ii)By introducing new financial tools such as stock-splits, reducing the market lot of highly valued stocks, etc. All these will help to increase retail participation in the market and widen the investors base.

iii)It should also focus on further institutionalization of market by encouraging participation of Mutual Funds, Financial Institutions, FIIs, banks, etc.

iv)The Government should also unlock their holdings through privatization of the state owned enterprises in core and non-core areas. Apart from that, private business enterprises and family owned companies should also list themselves at the stock exchange. This will help broaden the sectoral choice for investors and will also attract many institutional investors (especially foreign investors) to the market.


4) Revival of Secondary Market:


i)Price bands should be reviewed. It should be based on the percent change in a day rather than absolute amount in fils.

ii)The listed securities should be dematerialized as it will lead to rapid and cost efficient execution of trades.

5) Raising of funds through IPOs of Equity shares:


i)The pricing of an IPO is a very important and crucial factor for both issuer as well as investors. Therefore, the exchange should have detailed guidelines for deciding pricing of an IPO, which is more important in the case of start-up companies. There are two ways through which companies can price their IPOs, Fixed Price Offering and Book Building Route.


Fixed Price Issues:

As the name suggests, the pricing of the issue is pre-determined and it has to be approved either by the regulatory body or by the respective stock exchanges where the company is listing its equity stocks.


Book Building Route:

Book Building is basically a capital issuance process used in IPO which aids price and demand discovery. It is a process used in public offers of equity shares of a company. It is a mechanism where, during the period for which the book for the IPO is open, bids are collected from investors at various prices, which are above or equal to the floor price. The process aims at tapping both wholesale and retail investors. The offer/issue price is then determined after the bid closing date based on certain evaluation criteria.


Out of the above mentioned two methods, we believe that book building is the ideal route to raise funds through primary market as it is based on price discovery.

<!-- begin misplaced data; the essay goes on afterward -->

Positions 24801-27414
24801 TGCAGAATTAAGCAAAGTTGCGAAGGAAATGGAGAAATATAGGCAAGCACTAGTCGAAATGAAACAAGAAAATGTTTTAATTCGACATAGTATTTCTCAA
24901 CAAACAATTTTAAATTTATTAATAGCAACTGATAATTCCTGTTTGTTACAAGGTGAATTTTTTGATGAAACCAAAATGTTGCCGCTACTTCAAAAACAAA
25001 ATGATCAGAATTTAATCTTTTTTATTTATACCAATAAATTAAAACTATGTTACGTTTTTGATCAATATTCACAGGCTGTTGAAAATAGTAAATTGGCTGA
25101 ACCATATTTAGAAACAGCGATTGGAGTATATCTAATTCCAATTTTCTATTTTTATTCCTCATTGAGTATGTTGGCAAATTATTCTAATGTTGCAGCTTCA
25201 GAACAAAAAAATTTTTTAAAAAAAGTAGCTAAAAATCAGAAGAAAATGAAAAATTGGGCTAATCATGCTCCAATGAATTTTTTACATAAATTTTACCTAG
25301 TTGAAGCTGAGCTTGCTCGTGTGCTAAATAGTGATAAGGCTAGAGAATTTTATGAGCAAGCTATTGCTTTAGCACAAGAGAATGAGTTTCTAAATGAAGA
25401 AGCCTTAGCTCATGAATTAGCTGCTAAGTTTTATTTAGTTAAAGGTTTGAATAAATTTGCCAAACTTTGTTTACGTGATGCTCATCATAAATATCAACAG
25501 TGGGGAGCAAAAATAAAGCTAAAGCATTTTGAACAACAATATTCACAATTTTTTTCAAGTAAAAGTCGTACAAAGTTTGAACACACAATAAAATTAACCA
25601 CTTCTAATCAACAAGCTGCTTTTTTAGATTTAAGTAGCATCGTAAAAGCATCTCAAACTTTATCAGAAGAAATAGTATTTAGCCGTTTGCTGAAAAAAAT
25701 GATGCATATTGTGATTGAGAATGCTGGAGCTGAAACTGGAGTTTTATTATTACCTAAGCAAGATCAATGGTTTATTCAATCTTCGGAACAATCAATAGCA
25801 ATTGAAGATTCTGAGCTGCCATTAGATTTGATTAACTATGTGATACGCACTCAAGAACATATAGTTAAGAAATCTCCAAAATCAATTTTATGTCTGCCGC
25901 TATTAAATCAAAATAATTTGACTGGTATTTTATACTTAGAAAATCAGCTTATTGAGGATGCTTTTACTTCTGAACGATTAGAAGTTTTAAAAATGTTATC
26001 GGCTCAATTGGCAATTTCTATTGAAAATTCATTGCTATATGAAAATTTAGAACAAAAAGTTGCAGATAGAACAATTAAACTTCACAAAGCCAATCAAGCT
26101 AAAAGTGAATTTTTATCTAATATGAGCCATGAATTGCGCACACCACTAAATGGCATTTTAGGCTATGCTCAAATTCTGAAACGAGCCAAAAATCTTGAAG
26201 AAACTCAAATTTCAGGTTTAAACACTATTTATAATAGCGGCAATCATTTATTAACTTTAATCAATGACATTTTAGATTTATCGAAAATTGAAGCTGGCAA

ii)Primary market should be opened for expatriates by allowing them to invest in the IPOs, which will further widen the investor base.


iii)There has been a great time lag in listing of new companies, after raising funds through IPOs. Therefore, there has to be a specific time period and within that the company should get listed, otherwise stiff penalties should be imposed on such companies.


6) Investors Education: The exchange, regulatory body and capital market intermediaries such as investment companies or securities firms should conduct investors education program on a regular basis. Investors education program is a very useful tool during crisis in the market. It should be aimed to promote and regulate the securities market so as to establish a dynamic and efficient securities market contributing to the growth of the economy. Such programs should be structured keeping in mind the ordinary investors and should cover a broad spectrum of areas such as how to trade in the market, trading procedures, the functioning of the market, reading of financial statements of listed companies, creating awareness of various investment instruments, etc. The exchange can also publish educative materials. Apart from this, there has to be a separate `Investor Relations Department’, which  interacts with investors at regular time intervals and informs them about the sourcing of the information from the exchange and also updates them with new initiatives taken by the exchange.

7) Information on Listed Companies: Availability of information of listed companies is also very important. The exchange has to improve upon this as many areas have been ignored such as reporting of changes in shareholding pattern of listed companies, historical financial data (at least for past five years), etc.


Saudi stock market outlook.…

Saudi stock market, the biggest in the region has been battered recently and has seen selling activity not seen in years. The market at the end of April-2006 has reported YTD decline of 22% after its saw a massive sell-off in April wherein market went down by 23.6% in one-month. This is attributed to the investors’ sentiments going down on account of news of market manipulation and stretched valuations that led to both institutional as well retail investors starting to off-load their holding which turned into a surge of selling in April-06.